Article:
The recent death at the hands of the Colombian military of Luis Edgar Devia Silva - better known as Raúl Reyes, the Revolutionary Armed Forces of Colombia's (FARC) second in command - has had a ripple effect throughout Latin America.
The attack - which was carried out several kilometres inside Ecuador's territory and killed more than 20 other guerrillas - may halt further releases of FARC hostages. On February 27, FARC guerrillas had released four Colombian politicians to Venezuelan mediators after freeing other hostages in January.
The ultra-right wing Government of President Álvaro Uribe publicly blamed the FARC for the delayed release of the first set of hostages. However, Justin Delacour, editor of the Latin America News Review, recently noted how an agreed exchange in December failed because of the Colombian Military's continual bombing of areas where the FARC were to free the hostages:
Never did the [US] press ask whether the Uribe Government might have tried to sabotage the hostage release. The omission was ironic given that even the New York Times recognized, after the initial release effort failed, that Uribe had little interest in a hostage release presided over by an international delegation organized by [Venezuelan President Hugo] Chávez. As the Times reported, “a successful mission would have been likely to have embarrassed Mr Uribe, a conservative who has made little progress in negotiating the release of any of the several hundred hostages held in jungle camps, some for nearly a decade”.
Whatever one may think about the guerrilla's activities (which include human rights violations and partial involvement in the cocaine trade), the calculated death of Reyes - considered a moderate within the FARC and France's key contact in the negotiations to free former presidential candidate Íngrid Betancourt - will not be helpful in establishing peace in Colombia.
Now that the FARC is classified as a terrorist organisation by the US State Department, leaders like Reyes - who once travelled widely on diplomatic visas - are viewed as legitimate targets by the Colombian Government.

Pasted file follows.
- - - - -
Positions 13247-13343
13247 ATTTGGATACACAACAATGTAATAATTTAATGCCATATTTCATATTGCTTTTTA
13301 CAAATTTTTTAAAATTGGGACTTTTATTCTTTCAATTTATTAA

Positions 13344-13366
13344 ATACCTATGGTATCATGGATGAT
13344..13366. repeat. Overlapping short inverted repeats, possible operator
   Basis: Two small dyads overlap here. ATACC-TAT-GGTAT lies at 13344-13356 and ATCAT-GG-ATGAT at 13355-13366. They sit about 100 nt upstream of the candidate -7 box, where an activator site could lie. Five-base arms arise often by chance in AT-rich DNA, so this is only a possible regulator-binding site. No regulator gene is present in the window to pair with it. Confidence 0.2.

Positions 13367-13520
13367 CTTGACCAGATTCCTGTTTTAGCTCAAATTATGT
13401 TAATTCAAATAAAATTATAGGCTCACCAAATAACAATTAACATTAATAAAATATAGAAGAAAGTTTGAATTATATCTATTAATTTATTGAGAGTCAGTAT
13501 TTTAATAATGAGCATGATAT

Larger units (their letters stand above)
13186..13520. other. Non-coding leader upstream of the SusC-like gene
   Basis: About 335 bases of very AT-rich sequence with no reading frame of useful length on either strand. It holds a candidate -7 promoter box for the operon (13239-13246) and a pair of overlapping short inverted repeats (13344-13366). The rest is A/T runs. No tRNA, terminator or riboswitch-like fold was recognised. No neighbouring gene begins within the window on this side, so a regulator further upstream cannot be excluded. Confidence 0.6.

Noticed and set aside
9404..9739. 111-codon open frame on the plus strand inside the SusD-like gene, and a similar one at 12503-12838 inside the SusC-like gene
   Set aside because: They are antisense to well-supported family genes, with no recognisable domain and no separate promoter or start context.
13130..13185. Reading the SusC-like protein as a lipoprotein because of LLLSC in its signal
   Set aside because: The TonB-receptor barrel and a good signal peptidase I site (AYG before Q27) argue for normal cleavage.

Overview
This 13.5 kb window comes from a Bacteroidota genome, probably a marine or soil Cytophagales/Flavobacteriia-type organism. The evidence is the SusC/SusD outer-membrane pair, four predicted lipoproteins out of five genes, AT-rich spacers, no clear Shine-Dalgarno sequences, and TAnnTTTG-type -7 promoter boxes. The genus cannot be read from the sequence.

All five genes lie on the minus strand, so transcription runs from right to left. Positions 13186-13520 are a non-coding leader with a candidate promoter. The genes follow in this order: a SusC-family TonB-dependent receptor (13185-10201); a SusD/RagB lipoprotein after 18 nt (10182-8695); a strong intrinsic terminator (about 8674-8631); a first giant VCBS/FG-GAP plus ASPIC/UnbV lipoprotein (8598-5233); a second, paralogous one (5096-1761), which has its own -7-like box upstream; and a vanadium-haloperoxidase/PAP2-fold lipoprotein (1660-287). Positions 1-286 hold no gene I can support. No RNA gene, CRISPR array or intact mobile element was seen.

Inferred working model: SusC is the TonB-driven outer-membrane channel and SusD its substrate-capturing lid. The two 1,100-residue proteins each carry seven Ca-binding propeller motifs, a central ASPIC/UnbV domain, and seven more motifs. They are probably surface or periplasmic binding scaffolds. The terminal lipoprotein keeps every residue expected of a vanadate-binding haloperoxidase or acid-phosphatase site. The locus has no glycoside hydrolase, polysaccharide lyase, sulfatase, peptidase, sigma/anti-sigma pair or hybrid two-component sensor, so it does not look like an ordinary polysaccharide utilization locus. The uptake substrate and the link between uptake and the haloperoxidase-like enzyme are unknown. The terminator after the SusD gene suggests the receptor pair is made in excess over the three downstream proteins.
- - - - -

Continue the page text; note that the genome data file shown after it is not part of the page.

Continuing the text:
More importantly, Uribe's move demonstrates that his Government may eventually be looking to enter into a conflict with its neighbours at the request of the United States. There are already close links: Bogota receives roughly US$600 million a year from Washington for its counter-insurgency strategy known as Plan Colombia, and sophisticated US intelligence equipment was used to track Reyes down in Ecuador.
Everyone knew that sensitive hostage negotiations were taking place which involved the Colombian government, the FARC, Venezuela, France and Ecuador. During the operation against the guerrillas, Uribe also telephoned Ecuadorian President Rafael Correa who later stated that "the [Colombian] President either was poorly informed or brazenly lied to the President of Ecuador" about the incident.
Correa described the operation as "scandalous actions that are an aggression on our territory". And his view, although generally unreported, has been echoed in strong diplomatic language by the governments of Argentina, Brazil, Paraguay, Peru, Chile, Venezuela, Nicaragua, Cuba and Bolivia.
Once it was evident Ecuador and Venezuela would react strongly to the incursion (both expelled Bogota's ambassadors) the Colombian General Oscar Naranjo declared that Chávez had given the FARC US$300 million. The guerrilla's aims, he told the world, were to buy uranium from another party for a "dirty bomb".
However, according to a report in The Guardian, Naranjo "provided no proof of the payment and journalists were not given copies of the documents" which purported to reveal that Venezuela had donated money to the FARC. (Other reports have found numerous flaws in the Colombian government's story.)
Both Ecuador and Venezuela have strong reasons to be concerned with Uribe's actions.
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